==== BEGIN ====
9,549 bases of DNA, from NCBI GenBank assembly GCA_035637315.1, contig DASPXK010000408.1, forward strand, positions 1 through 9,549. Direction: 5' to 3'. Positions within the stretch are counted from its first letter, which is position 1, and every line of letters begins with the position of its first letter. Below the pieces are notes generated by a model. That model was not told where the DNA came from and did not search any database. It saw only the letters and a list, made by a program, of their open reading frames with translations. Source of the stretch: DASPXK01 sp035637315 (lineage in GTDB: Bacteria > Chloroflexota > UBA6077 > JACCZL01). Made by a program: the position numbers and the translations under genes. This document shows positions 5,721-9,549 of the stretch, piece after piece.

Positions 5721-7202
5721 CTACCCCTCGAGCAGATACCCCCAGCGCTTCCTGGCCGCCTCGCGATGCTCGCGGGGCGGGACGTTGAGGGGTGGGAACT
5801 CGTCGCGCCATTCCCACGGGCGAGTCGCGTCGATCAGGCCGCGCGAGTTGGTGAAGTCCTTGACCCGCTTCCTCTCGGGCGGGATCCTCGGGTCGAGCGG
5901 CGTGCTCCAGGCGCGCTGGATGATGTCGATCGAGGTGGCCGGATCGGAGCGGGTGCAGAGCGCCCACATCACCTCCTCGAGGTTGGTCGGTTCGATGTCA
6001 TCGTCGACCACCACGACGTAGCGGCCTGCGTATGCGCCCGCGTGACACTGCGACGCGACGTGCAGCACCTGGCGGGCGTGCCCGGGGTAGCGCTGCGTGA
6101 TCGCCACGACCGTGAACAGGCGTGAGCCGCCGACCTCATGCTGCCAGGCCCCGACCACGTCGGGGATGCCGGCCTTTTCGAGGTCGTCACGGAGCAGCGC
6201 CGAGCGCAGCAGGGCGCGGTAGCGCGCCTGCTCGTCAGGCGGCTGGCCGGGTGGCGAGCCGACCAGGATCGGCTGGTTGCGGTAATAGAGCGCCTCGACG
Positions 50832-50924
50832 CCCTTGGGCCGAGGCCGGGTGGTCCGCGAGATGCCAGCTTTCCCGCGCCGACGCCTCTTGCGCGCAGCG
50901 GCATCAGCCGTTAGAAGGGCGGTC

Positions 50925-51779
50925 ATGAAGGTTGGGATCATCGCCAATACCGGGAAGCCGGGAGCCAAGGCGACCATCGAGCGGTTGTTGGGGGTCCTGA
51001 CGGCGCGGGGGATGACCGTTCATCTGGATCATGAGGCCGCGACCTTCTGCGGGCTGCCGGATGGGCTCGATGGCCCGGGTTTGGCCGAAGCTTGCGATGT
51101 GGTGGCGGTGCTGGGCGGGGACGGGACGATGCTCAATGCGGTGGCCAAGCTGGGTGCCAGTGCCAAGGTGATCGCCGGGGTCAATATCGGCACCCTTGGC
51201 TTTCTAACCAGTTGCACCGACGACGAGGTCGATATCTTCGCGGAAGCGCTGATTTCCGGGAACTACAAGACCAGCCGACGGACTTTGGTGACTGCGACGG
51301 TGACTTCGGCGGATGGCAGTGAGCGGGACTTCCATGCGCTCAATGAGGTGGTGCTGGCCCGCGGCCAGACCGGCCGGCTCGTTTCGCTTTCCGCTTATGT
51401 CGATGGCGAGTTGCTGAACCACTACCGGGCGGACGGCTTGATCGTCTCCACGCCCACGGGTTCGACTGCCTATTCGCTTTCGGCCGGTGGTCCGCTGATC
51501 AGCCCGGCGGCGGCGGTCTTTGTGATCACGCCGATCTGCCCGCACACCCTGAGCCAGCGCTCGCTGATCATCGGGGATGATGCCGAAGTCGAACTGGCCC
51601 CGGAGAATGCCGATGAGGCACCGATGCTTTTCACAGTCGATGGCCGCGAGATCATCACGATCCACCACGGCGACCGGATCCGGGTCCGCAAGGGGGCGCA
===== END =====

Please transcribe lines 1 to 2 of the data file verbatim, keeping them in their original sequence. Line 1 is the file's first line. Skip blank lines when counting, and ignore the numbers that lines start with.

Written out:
9,549 bases of DNA, from NCBI GenBank assembly GCA_035637315.1, contig DASPXK010000408.1, forward strand, positions 1 through 9,549. Direction: 5' to 3'. Positions within the stretch are counted from its first letter, which is position 1, and every line of letters begins with the position of its first letter. Below the pieces are notes generated by a model. That model was not told where the DNA came from and did not search any database. It saw only the letters and a list, made by a program, of their open reading frames with translations. Source of the stretch: DASPXK01 sp035637315 (lineage in GTDB: Bacteria > Chloroflexota > UBA6077 > JACCZL01). Made by a program: the position numbers and the translations under genes. This document shows positions 5,721-9,549 of the stretch, piece after piece.

Positions 5721-7202